There are a number of different eating styles or personalities. Eating mindfully and intuitively is the intention of eating or “normal” (not perfect) way of eating, however many of us don’t start out there. Following is a guide to find out what kind of eater you currently are, so you can start your adventure of eating more mindfully and intuitively.
What Kind of Eater Are You?
In their book Intuitive Eating, Tribole and Resch discuss the following eating styles –
1. The Professional Dieter
The professional dieter is the person who is continually dieting. This person usually has tried many diets, weight loss gimmicks and/or read the latest dieting book. They know alot about the ingredients and calories/kilojoules of foods, the latest “dieting tricks” and portion sizes of foods. They are often looking for the next best diet, as the ones they just tried has not worked and almost every eating choice they make is about losing weight.
2. The Careful Eater
The careful dieter is quite vigilant about what foods they put in to their bodies. These people can appear to be the “perfect” eaters as they are focused on nutrition and are health and fitness oriented. Some of the behaviours a careful eater exhibit can include –
- scrutinising food labels at the supermarket,
- asking the waiter what is in the food and how is it prepared when eating out,
- excessively planning out the next meal or snack, or
- being guided by times or events (i.e. being a careful eater during the week and splurging on weekends).
3. The Unconscious Eater
The unconscious eater is the person who is often engaged in other activities whilst eating and are unaware of their overeating. For example they could be watching TV and eating, driving the car and eating or reading a book whilst eating. These people are usually the ones I work with. They are a number of types of unconscious eaters.
The Refuse-Not Unconscious Eater
The refuse-not conscious eater is challenged by the mere presence of food. For example – food that is available at meetings, lolly jars or the bread basket on the table before dinner. This type of eater is often not aware they are eating or how much they are eating.
The Chaotic Unconscious Eater
This type of eater often lives an over-committed life. They have too many things to do and subsequently will grab whatever food is available (i.e. from a vending machine of fast for outlet). Even though nutrition and diet is important to this person, it is just not in the critical moment.
The Waste-Not Unconscious Eater
The waste-not unconscious eater values money and how much food they can receive for their money. They are also likely to “clean their plate” and possibly food from other family members.
The Emotional Unconscious Eater
This is a quite common eating style. The emotional unconscious eater type uses food to cope with emotions. This could be because the person is feeling stressed, lonely, bored, anger, overwhelmed, sad or even happy.
4. Intuitive and/or Mindful Eater
The intuitive or mindful eater is someone who is tuned in to their own biological hunger. They trust their own inner hunger, fullness and satisfaction signals, instead of relying on external sources like diets or food rules to tell them what to eat. This is the “normal” way of eating, however many of us have forgotten this and have developed other eating styles. However, in saying that, it is not about being perfect mindful or intuitive eaters, as that space does not exist – we are human beings after all 🙂
Over to You…
I hope this post has given you some insight in to the different kinds of eaters. If you have any comments, please write them below or if you have any questions, please contact us and we would be happy to help.
Tribole, E., & Resch, E. (2012). Intuitive Eating – A Revolutionary Program that Works. New York, USA: St. Martin’s Griffin.
What is Intuitive Eating?
Intuitive Eating is a non-diet approach to nutrition and wellness that helps people start to trust their body wisdom and its signals, break the cycle of dieting and change your relationship with food (and maybe their life). According to Tribole and Resch, the authors of Intuitive Eating, an intuitive eater is defined as a person who “makes food choices without experiencing guilt or an ethical dilemma, honors hunger, respects fullness and enjoys the pleasure of eating.”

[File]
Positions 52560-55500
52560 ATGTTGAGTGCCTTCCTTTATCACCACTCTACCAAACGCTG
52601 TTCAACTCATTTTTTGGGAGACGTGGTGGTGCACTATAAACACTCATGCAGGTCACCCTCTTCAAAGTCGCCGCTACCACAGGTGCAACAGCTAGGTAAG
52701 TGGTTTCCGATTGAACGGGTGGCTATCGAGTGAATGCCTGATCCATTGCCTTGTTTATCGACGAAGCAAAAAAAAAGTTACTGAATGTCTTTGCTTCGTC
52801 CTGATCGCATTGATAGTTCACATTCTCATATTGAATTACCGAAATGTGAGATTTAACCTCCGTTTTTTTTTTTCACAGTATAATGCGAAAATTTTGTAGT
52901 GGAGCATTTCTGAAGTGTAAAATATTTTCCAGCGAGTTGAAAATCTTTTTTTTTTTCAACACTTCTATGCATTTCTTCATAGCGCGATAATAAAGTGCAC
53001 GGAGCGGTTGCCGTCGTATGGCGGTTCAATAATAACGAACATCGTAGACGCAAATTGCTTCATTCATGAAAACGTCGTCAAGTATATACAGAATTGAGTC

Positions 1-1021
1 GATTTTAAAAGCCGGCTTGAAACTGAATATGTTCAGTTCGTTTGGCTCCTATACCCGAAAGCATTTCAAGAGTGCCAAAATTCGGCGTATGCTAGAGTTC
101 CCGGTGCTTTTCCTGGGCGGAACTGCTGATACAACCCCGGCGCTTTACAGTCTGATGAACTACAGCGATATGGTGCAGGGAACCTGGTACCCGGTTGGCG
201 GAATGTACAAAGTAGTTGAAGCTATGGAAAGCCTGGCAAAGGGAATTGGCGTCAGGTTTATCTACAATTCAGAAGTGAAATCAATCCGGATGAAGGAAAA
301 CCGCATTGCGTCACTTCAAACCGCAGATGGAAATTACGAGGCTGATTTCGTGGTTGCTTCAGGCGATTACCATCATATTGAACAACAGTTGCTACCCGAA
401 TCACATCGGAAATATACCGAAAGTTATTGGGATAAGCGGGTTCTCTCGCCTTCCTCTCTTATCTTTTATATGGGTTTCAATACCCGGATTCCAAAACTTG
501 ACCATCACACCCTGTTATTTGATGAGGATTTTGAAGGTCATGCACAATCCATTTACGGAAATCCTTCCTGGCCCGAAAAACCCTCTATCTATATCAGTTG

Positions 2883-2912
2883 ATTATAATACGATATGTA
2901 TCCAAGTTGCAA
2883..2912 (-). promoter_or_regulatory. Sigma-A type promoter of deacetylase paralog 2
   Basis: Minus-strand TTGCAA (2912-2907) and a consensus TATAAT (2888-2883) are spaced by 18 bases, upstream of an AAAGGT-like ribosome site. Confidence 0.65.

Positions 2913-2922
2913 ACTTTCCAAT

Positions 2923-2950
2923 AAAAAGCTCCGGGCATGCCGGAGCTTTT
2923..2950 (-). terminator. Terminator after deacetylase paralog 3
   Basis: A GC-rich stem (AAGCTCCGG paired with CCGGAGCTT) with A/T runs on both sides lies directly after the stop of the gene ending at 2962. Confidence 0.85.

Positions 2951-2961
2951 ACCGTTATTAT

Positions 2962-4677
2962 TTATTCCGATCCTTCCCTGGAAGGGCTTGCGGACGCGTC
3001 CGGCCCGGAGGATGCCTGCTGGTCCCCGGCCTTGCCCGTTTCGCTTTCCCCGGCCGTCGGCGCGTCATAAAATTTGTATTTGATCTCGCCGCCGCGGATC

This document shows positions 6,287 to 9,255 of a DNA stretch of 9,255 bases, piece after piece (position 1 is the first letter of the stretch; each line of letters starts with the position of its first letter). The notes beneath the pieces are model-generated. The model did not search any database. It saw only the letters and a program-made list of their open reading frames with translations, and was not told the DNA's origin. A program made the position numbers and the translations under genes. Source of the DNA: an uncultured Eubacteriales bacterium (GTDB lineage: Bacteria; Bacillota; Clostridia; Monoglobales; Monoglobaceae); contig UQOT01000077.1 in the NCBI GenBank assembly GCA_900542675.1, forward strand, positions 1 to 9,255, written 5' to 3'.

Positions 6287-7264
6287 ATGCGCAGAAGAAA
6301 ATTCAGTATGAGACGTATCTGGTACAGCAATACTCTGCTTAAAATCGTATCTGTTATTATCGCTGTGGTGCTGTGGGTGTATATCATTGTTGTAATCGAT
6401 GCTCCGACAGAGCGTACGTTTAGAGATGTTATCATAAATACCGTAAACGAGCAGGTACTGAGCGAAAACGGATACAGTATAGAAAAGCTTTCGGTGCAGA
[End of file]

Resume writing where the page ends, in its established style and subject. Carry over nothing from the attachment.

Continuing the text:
The 10 Principles of Intuitive Eating
According to Tribole and Resch, Intuitive Eating is made up of ten core principles. The 10 core principles are –
Principle 1: Reject the Diet Mentality
Have you ever felt cheated from the diet books and magazines that offer you false hope of losing weight easily, quickly and permanently? Don’t worry you are not alone. Research indicates that dieting can hurt your psychological health and wellbeing.
Principle 2: Honour Your Hunger
Learn to recognise your biological hunger signals and feed it with adequate energy. By learning to honour your hunger, you can start to rebuild your trust with yourself and food.
Principle 3: Make Peace with Food
Are you ready to stop the food fight and give yourself unconditional permission to eat? When you tell yourself you cannot have or should not have a food, it can lead to feelings of deprivation and food cravings.
Principle 4: Challenge the Food Police
Have you recognised the voice inside your head that labels you as “good” for eating a salad for lunch and “bad” for eating dessert? This is the voice of the food police and it monitors the unreasonable rules that dieting has created.
Principle 5: Feel Your Fullness
Listen to your body signals when they let you know you are no longer hungry. One way of doing this is through the hunger-fullness scale.
Principle 6: Discover the Satisfaction Factor
Have you ever felt physically full but not satisfied? It can happen and if you are not satisfied from eating, you may continue to keep eating and eat up overeating, which is why it is important to discover the satisfaction factor.
Principle 7: Cope with Your Emotions Without Using Food
Even though emotional eating is common, it is important to find ways to nurture, comfort and attend to your emotions without using food. In the short-term, it may appear that food can help appease emotions, however in the end food will make you feel worse in the long run and doesn’t resolve challenges.
Principle 8: Respect Your Body
It is important to respect and accept your body. Respecting your body means accepting your genetic blueprint and your current body shape. When you do this, you can feel better about who you are.
Principle 9: Exercise – Feel the Difference
Instead of thinking about the exercise you think you “should” be doing, focus on what types of movement feel good to you. Forget about the calorie burning effect of exercise or how it can assist in weigh loss, focus on how it feels after you have moved your body.